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Would My Class Count as an On-Campus or Online Class for Post 9/11 GI Bill Housing Allowance Purposes?

Author Ron Kness is no longer in the service.

Q: I’m considering a school that has an unusual setup. Classes meet on-campus once per month for three to five days at a time. You end up with the same amount of classroom time as you would if the setup was more traditional, it’s just all lumped together at once. There is no online component to the classes. Between each monthly classroom session you are completing reading, writing and research assignments on your own. How would these classes qualify for the New GI Bill housing stipend? Would they count as on-campus classes or online classes? Thanks — Emily

A: Hmmm … interesting Emily. Before answering your question though, let’s consider what the VA classifies as classroom training. It defines it as “In-residence training for undergraduate students consists of regularly scheduled standard class sessions (at least once every two weeks). The total number of hours of classroom instruction (based on 50 minutes of instruction per hour) must equal, or be greater than, the number of credit hours awarded for the course multiplied by the number of weeks in the term.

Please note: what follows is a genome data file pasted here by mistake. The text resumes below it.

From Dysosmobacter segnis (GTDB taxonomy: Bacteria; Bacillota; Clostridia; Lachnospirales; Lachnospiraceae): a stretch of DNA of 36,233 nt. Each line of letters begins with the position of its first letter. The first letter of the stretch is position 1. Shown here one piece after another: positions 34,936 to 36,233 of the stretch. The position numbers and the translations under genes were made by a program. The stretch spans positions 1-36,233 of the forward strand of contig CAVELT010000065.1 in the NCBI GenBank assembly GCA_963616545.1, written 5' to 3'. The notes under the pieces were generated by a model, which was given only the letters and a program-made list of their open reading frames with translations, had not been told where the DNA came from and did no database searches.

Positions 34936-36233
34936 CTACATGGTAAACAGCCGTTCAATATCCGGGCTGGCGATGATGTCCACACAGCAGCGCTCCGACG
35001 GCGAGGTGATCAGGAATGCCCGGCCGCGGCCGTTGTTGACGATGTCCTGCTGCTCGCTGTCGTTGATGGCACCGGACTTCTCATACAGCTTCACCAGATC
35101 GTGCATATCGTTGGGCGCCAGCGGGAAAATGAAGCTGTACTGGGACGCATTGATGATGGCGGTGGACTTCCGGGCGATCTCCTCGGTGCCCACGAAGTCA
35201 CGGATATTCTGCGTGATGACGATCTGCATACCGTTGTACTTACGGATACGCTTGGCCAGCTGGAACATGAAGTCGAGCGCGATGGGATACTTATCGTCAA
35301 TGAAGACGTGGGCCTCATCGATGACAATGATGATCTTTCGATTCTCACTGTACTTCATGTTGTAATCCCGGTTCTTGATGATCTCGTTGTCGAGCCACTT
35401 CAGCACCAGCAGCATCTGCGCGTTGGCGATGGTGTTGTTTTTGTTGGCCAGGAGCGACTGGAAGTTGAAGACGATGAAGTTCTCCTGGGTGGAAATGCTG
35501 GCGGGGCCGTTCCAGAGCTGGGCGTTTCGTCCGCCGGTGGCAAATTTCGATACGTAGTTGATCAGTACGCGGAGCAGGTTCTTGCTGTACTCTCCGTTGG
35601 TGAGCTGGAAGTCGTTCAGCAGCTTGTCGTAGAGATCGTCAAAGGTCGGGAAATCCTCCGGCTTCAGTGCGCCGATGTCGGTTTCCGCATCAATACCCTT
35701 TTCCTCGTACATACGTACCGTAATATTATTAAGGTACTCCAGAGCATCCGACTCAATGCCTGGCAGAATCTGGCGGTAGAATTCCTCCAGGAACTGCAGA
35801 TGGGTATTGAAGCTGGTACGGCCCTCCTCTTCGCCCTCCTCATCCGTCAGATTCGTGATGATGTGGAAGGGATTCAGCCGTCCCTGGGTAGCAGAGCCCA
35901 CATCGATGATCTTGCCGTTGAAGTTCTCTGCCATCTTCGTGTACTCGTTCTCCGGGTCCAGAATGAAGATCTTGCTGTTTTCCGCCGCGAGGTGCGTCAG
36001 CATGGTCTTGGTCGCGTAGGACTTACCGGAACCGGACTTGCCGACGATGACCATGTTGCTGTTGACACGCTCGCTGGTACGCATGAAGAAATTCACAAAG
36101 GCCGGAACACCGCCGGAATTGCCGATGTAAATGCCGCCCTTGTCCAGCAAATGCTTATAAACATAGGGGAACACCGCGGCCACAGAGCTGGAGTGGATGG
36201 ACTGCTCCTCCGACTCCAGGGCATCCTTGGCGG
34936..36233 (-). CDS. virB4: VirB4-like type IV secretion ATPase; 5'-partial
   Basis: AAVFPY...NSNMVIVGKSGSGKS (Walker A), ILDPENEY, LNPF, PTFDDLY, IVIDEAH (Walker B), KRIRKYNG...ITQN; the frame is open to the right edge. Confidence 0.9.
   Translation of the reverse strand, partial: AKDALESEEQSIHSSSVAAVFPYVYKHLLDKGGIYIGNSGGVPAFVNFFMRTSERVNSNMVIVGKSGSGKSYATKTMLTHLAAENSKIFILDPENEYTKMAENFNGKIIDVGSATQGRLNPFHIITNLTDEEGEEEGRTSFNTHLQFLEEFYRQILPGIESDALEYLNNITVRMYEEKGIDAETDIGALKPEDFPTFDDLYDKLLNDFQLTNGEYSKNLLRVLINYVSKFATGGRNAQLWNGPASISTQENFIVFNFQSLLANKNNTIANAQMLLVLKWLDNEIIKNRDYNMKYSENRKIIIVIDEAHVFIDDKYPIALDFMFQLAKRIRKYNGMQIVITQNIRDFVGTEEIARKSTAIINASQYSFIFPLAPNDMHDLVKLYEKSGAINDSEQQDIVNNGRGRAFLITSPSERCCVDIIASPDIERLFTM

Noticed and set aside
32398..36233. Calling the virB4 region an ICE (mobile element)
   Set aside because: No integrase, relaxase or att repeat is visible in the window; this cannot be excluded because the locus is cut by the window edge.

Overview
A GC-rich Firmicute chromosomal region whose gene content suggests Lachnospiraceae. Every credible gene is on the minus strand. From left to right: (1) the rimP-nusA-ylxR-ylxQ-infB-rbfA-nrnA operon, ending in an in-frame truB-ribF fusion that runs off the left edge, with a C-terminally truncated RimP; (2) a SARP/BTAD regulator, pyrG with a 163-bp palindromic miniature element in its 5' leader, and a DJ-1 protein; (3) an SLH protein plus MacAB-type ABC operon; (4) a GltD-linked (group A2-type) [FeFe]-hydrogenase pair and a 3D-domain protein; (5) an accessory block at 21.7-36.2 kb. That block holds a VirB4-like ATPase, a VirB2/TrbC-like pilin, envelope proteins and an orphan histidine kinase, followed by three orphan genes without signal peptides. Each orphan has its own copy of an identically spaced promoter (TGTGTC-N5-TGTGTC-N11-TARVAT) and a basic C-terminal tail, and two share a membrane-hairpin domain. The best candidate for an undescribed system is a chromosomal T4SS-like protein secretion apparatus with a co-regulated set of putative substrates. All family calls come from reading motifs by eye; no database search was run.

Without knowing how many hours you meet per week when you are in class, I don’t know if you meet the total hour requirement which would be 48 for a 3-credit course per 16-week semester. The part that could trip you up is if you don’t meet the requirement to meet at least every two weeks. Not meeting this requirement could then classify it as an online class for Post 9/11 GI Bill Housing Allowance purposes.

Or because you said you are meeting the total hour requirement, your school may have received special disposition from the VA to have it classified as a regular on-campus class for housing allowance purposes.

Your best bet is to talk to your school’s VA Certifying Official and ask that person how the class is classified from a VA perspective. The difference in housing allowance could be significant – up to 50% less if it is classified as an online class verses an in-residence class.

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